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The functional foetal brain : a systematic preview of methodological factors in reporting foetal visual and auditory capacity.

Dunn, K. and Reissland, N. and Reid, V. (2015) 'The functional foetal brain : a systematic preview of methodological factors in reporting foetal visual and auditory capacity.', Developmental cognitive neuroscience., 13 . pp. 43-52.


Due to technological advancements in functional brain imaging, foetal brain responses to visual and auditory stimuli is a growing area of research despite being relatively small with much variation between research laboratories. A number of inconsistencies between studies are, nonetheless, present in the literature. This article aims to explore the potential contribution of methodological factors to variation in reports of foetal neural responses to external stimuli. Some of the variation in reports can be explained by methodological differences in aspects of study design, such as brightness and wavelength of light source. In contrast to visual foetal processing, auditory foetal processing has been more frequently investigated and findings are more consistent between different studies. This is an early preview of an emerging field with many articles reporting small sample sizes with techniques that are yet to be replicated. We suggest areas for improvement for the field as a whole, such as the standardisation of stimulus delivery and a more detailed reporting of methods and results. This will improve our understanding of foetal functional response to light and sound. We suggest that enhanced technology will allow for a more reliable description of the developmental trajectory of foetal processing of light stimuli.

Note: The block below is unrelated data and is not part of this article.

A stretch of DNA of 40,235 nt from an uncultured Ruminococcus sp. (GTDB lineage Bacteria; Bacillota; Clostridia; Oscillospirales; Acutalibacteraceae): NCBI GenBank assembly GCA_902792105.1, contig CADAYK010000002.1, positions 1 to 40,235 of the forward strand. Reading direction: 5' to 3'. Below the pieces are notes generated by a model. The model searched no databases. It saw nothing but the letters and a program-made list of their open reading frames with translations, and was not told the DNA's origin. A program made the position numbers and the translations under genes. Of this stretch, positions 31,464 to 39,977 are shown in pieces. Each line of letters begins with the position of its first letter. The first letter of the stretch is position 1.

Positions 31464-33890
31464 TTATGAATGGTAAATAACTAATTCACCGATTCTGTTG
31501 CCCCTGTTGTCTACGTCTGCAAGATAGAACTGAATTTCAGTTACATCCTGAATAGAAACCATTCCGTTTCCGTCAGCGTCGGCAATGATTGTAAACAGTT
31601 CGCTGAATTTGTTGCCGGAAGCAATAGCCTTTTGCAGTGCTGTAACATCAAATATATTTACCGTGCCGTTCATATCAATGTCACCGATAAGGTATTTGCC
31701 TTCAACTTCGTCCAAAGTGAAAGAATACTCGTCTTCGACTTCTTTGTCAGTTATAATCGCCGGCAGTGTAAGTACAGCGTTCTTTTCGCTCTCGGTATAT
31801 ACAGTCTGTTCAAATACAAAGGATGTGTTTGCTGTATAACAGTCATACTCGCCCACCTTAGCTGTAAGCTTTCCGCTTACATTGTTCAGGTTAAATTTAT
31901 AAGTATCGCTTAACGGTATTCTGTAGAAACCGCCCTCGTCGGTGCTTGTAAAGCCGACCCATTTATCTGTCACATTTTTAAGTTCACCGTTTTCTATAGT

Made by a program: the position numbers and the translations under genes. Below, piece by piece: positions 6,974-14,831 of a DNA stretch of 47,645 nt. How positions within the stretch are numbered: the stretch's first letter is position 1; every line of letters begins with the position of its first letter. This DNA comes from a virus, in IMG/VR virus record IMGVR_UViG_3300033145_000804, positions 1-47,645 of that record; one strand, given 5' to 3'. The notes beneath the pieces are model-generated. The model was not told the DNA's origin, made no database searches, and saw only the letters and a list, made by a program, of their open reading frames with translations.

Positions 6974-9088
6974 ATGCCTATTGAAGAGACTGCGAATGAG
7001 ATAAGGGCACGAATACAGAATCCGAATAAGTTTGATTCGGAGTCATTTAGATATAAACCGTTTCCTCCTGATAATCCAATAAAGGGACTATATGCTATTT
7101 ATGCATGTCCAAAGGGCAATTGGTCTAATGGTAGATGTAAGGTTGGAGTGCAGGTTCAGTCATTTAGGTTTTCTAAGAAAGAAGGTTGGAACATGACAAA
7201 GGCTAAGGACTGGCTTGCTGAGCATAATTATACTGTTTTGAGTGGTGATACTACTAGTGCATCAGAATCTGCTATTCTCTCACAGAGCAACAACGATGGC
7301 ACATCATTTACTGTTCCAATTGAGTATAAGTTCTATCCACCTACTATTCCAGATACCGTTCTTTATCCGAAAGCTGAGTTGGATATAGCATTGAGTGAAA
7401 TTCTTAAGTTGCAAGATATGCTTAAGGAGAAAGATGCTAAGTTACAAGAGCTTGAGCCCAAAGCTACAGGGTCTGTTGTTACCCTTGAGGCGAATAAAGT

Item Type:Article
Keywords:Foetus, Visual perception, Auditory perception, fMRI, fMEG.
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Available under License - Creative Commons Attribution.
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Publisher statement:© 2015 The Authors. Published by Elsevier Ltd. This is an open access article under the CC BY license (
Date accepted:03 April 2015
Date deposited:01 June 2015
Date of first online publication:June 2015
Date first made open access:No date available

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